Score one for the drivers. Last Saturday night at Texas Motor Speedway, the IZOD IndyCar Series drivers finally got their wish and were granted an aero package that at last broke up the much maligned (by drivers at least) “pack-style” of racing that has been a staple of races on the high banked 1.5 milers over the last few years. IndyCar officials settled on a new package that featured less downforce and less wing angle. This obviously led to higher speeds but also less grip, meaning the drivers were forced to lift entering the corners and thus put a greater emphasis on a driver’s ability to find grip through the corners. In short, IndyCar broke up the packs.
Whether or not this is a good thing is a matter of personal opinion. I have always favored the “pack-style” of racing from an excitement standpoint, both in NASCAR and IndyCar. Many in the racing community deride pack racing in both series as somehow “less legitimate” or “less skill-oriented” than more traditional forms of oval racing which place a greater focus on mechanical grip and the need to lift and find grip through the corners.
Such assertions could not be farther from the truth. Pack racing as a style of racing requires just as much if not more driver skill to be successful on a consistent basis in such races due to the strategy and white knuckle intensity that accompanies this type of racing, and the need for a fast race car is amplified with the competition being as close and competitive as it traditionally is in “pack races.” The stats show that certain drivers are much more successful than others at this form of racing (Dario Franchitti and Ed Carpenter come to mind as two drivers who excel at pack racing more so than others). But that debate is a story for another day. No matter how exciting the “pack races” are, they simply have no place in a motorsport in which the driver’s heads are openly exposed. The chance of disaster is simply too high, as evidenced by Dan Wheldon’s tragic death in last year’s season finale at Las Vegas.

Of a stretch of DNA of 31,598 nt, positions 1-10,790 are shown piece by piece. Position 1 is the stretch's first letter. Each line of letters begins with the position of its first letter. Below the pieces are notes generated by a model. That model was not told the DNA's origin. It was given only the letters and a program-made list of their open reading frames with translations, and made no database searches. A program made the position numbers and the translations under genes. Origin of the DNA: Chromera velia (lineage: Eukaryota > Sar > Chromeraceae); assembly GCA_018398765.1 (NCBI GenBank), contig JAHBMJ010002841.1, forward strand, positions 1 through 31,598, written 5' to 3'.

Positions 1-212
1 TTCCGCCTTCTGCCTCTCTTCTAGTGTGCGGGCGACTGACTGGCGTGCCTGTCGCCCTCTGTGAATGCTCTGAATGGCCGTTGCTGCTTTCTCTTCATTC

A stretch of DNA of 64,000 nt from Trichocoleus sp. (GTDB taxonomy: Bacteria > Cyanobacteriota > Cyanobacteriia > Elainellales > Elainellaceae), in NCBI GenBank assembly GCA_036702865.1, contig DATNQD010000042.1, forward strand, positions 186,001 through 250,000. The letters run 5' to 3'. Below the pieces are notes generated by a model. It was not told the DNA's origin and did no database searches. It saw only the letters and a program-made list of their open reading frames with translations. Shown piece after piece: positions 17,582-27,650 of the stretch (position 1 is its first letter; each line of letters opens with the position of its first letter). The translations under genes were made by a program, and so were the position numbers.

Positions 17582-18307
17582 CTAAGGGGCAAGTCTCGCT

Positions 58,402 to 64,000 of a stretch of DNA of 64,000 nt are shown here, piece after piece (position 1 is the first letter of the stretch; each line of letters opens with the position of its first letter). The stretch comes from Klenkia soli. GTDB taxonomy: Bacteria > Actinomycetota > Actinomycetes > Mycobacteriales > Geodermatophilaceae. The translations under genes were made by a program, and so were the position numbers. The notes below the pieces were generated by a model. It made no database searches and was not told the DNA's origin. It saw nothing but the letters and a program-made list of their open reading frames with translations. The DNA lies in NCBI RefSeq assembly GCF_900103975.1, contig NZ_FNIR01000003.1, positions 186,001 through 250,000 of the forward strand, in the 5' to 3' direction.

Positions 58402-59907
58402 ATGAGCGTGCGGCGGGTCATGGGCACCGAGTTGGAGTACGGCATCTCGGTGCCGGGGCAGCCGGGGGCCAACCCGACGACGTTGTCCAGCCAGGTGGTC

With this in mind, I can’t help but applaud IndyCar for taking the bull by the horns and switching to a package that prevents the cars from riding around in huge packs. In a sport like NASCAR where the cars are much safer and can take more of a beating, pack racing is an absolute boon for the sport, and offers a unique and utterly exciting departure from the traditional races on the calendar. IndyCar, on the other hand, simply has not proven that its cars are safe enough to conduct such a form of racing.
If nothing else, Saturday’s race proved that you can have an exciting race without the packs, as the focus on tire wear and driver input made the race very fun to watch. Sure, the current package can not match the excitement of pack racing, but if it means that the race is safer, I am all for it.
And for those who were disappointed by how “spread out” the racing got in the Texas race, understand that both IndyCar and the teams are still in the midst of fiinding the right balance in terms of aero adjustments, so you can rest assured that the racing will continue to get better.
The perfect scenario would be to have a package for the 1.5 milers that lets drivers make exciting slingshot passes like what the Indy 500 package had, without the hair-raising packs of the past. Having said that, IndyCar is still a ways off from finding that perfect balance, so what we have now will just have to do whether the fans like it or not. Safety should always come first.
Whether the teams are able to get to that perfect balance remains to be seen, but make no mistake, IndyCar has at least found a package that is both exciting and much safer. If nothing else, the sanctioning body deserves big praise for finally making such a thing happen.
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